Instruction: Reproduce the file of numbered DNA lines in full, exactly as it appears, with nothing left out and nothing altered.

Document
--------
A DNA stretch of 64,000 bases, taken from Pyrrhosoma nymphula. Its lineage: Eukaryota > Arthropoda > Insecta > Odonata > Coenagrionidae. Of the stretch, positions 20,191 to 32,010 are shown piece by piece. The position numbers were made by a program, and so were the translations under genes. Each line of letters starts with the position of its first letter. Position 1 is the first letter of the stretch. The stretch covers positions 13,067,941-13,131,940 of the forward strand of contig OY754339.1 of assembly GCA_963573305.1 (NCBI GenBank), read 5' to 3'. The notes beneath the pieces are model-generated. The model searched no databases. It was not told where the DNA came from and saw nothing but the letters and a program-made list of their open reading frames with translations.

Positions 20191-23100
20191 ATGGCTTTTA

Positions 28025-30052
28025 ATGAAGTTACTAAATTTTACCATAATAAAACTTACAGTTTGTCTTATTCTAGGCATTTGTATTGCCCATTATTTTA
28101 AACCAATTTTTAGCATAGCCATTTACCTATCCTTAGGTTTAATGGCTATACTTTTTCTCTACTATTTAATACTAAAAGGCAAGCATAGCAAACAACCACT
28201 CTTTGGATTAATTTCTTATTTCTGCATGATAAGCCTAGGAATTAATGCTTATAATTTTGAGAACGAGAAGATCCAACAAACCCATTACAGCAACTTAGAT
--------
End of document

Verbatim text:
A DNA stretch of 64,000 bases, taken from Pyrrhosoma nymphula. Its lineage: Eukaryota > Arthropoda > Insecta > Odonata > Coenagrionidae. Of the stretch, positions 20,191 to 32,010 are shown piece by piece. The position numbers were made by a program, and so were the translations under genes. Each line of letters starts with the position of its first letter. Position 1 is the first letter of the stretch. The stretch covers positions 13,067,941-13,131,940 of the forward strand of contig OY754339.1 of assembly GCA_963573305.1 (NCBI GenBank), read 5' to 3'. The notes beneath the pieces are model-generated. The model searched no databases. It was not told where the DNA came from and saw nothing but the letters and a program-made list of their open reading frames with translations.

Positions 20191-23100
20191 ATGGCTTTTA

Positions 28025-30052
28025 ATGAAGTTACTAAATTTTACCATAATAAAACTTACAGTTTGTCTTATTCTAGGCATTTGTATTGCCCATTATTTTA
28101 AACCAATTTTTAGCATAGCCATTTACCTATCCTTAGGTTTAATGGCTATACTTTTTCTCTACTATTTAATACTAAAAGGCAAGCATAGCAAACAACCACT
28201 CTTTGGATTAATTTCTTATTTCTGCATGATAAGCCTAGGAATTAATGCTTATAATTTTGAGAACGAGAAGATCCAACAAACCCATTACAGCAACTTAGAT